Which rabbit gods are the Righteous Rabbit Gods?  Or should we completely stay away from stories of rabbits, altogether?

When it comes down to it, I believe these stories tell us far less about rabbits and much more about humans.  I feel the same about religion.  You can really understand a person when you see how they practice their religion, or lack of one.  Do your gods wield hammers and lightning, or shame and guilt?  Is the religion of your lineage the Right Way, or just the most comfortable and familiar?  Did you read a different book at some point in your life, and decide to follow other gods?  Or did you decide such things were only for children?

Books shape us, both the religious and the secular.  Even the books we don’t read shape us, because they shape other people, and those people shape the world we live in.  This is why I read books about many kinds of rabbits, and many kinds of religions. To learn about rabbits and religions, of course, but mostly to learn about humans.

Humans see everything as a reflection of ourselves, and then we write stories about what we see.  A continuous loop, of learning and life. Like a reader becoming a writer, and a writer who reads even more.

I may have to amend my first statement.  Life is like a book.   Or, perhaps writers are like a book.  SOMETHING is like a book.

BOOKS ARE LIKE A BOOK!

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Low-Budget Writing Program: Part 7 BUY MY BOOK!!!!!

 

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This sweet puppy wants you to buy my book.  How can you say no?

Assuming you are going to publish a book of some type (and it doesn’t matter if it’s self or traditional) you are going to need buyers.  Readers, preferably, but anybody’s money works just as well.  So, where do you find those walking moneybags in a tight economy?  Everywhere and anywhere, you just need to not frighten them away with heavy-handed techniques.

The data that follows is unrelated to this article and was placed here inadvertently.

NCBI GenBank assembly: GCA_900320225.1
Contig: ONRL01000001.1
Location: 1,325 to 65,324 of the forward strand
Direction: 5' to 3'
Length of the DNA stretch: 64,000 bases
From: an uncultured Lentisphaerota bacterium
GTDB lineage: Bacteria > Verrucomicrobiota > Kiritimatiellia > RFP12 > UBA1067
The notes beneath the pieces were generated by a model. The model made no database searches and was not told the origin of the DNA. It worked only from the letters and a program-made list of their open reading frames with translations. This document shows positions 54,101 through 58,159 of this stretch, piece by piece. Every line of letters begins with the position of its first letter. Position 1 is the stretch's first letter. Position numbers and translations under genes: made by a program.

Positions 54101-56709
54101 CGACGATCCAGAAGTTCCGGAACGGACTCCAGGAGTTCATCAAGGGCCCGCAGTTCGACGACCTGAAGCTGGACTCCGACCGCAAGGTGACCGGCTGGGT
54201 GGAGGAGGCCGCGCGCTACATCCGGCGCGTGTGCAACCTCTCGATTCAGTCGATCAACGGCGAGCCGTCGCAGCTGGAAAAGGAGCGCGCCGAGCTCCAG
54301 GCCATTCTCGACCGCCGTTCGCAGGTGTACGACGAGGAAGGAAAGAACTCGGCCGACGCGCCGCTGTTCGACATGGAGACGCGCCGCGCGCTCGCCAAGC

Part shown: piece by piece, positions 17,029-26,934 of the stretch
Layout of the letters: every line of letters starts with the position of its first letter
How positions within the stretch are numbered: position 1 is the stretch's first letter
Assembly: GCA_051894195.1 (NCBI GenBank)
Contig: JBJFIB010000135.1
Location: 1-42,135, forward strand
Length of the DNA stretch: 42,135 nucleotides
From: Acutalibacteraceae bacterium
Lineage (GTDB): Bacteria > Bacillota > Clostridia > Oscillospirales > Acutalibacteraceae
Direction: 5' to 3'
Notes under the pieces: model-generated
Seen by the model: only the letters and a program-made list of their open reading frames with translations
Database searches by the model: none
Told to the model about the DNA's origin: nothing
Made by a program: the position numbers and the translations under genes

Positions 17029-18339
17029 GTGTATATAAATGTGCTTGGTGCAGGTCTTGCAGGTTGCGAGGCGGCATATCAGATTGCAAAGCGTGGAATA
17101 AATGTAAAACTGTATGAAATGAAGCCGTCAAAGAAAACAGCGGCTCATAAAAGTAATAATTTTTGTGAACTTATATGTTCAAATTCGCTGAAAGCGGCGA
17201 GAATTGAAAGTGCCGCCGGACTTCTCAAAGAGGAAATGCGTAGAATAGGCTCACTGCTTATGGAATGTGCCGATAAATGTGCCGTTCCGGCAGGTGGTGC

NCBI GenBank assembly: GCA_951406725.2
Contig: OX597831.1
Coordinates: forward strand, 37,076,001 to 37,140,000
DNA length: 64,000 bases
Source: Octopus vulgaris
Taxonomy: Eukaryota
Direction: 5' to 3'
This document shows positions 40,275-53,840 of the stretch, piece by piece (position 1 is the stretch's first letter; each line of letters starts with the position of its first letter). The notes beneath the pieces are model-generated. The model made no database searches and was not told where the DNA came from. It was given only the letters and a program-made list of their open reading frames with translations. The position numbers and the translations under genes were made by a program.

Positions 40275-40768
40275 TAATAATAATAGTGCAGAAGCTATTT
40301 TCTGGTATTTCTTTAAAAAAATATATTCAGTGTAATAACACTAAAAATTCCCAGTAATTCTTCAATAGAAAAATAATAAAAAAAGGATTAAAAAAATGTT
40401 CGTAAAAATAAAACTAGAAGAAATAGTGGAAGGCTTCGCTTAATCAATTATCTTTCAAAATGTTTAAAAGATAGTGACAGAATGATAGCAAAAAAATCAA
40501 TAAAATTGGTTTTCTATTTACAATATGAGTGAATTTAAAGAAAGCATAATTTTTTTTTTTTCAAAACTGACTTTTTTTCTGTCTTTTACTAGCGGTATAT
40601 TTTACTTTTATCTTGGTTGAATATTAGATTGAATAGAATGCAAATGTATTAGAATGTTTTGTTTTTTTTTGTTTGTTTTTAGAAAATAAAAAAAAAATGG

Scan_20171129 (6)First of all, you could consider your local arts scene.  Everyplace has one, and the more it gets suppressed by the locals, the more fiercely it burns.  Ariel Gore is a teacher of this promotional method, most easily found in her ‘How To Become A Famous Writer Before You’re Dead’ (Three Rivers Press, New York 2007).  With lots of tips for self promotion and conquering your introverted fears, she divides the concept into bite-sized portions, then presents them as fine cuisine.  Don’t just wait around for a chance to read your work in public; create that event, find a musician, get some puppets!  Give people a memorable show.  Don’t wait for someone to publish you; write a story or poem, draw a picture, make it a ‘zine (small run, independent magazine), sell it to friends and strangers.  Now you’re published!  Add it to your bio!

(Ok, to be honest, all that in-person self promotion stuff terrifies me, but if I have learned anything about life and WRITING, is to go toward the things that frighten you.  It’s the only way to live authentically.  I’ll update y’all in the future on how this goes.)

If, like me, introversion is your north star, you might be better served by the Wide World of Interactive-at-a-Distance Social Media.  We will assume you currently have some kind of presence, since you are reading this blog, but is it the kind of presence that will get you readers?  Will they Buy Your Book when you publish?  Will they flee from your constant begging?

If you dig around on the internet, there are tons of articles and blogs discussing this problem.  I advise you to just absorb all that you can stand, let it stew, then follow your instincts on how and where to spend your energy.  If you are going to continue to write, you have to save enough of your limited energy for that.

There are also a few Amazon e-books that have helped me:

Kristen Lamb’s ‘Rise of the Machines: Human Authors in a Digital World’ (WANA International 2013) is a clear-eyed look to the future of self-publishing and the age of on-line personas.  She also heads a writer’s co-op, and blogs about the challenges a writer faces.  She’s fun to follow on Facebook, too.

Brian Rathbone’s ‘How You Can Sell More Books: Proven Audience Building Strategies’ (White Wolf Press 2015) is from his experience in the fantasy genre, but could be applies easily to other genres as well.  He’s a tech-minded guy, so some of it went over my head, but could smack you right in yours.  He delivers lots of sane advice for writers in general, and plenty of bad dragon jokes if you follow him on Twitter and Facebook.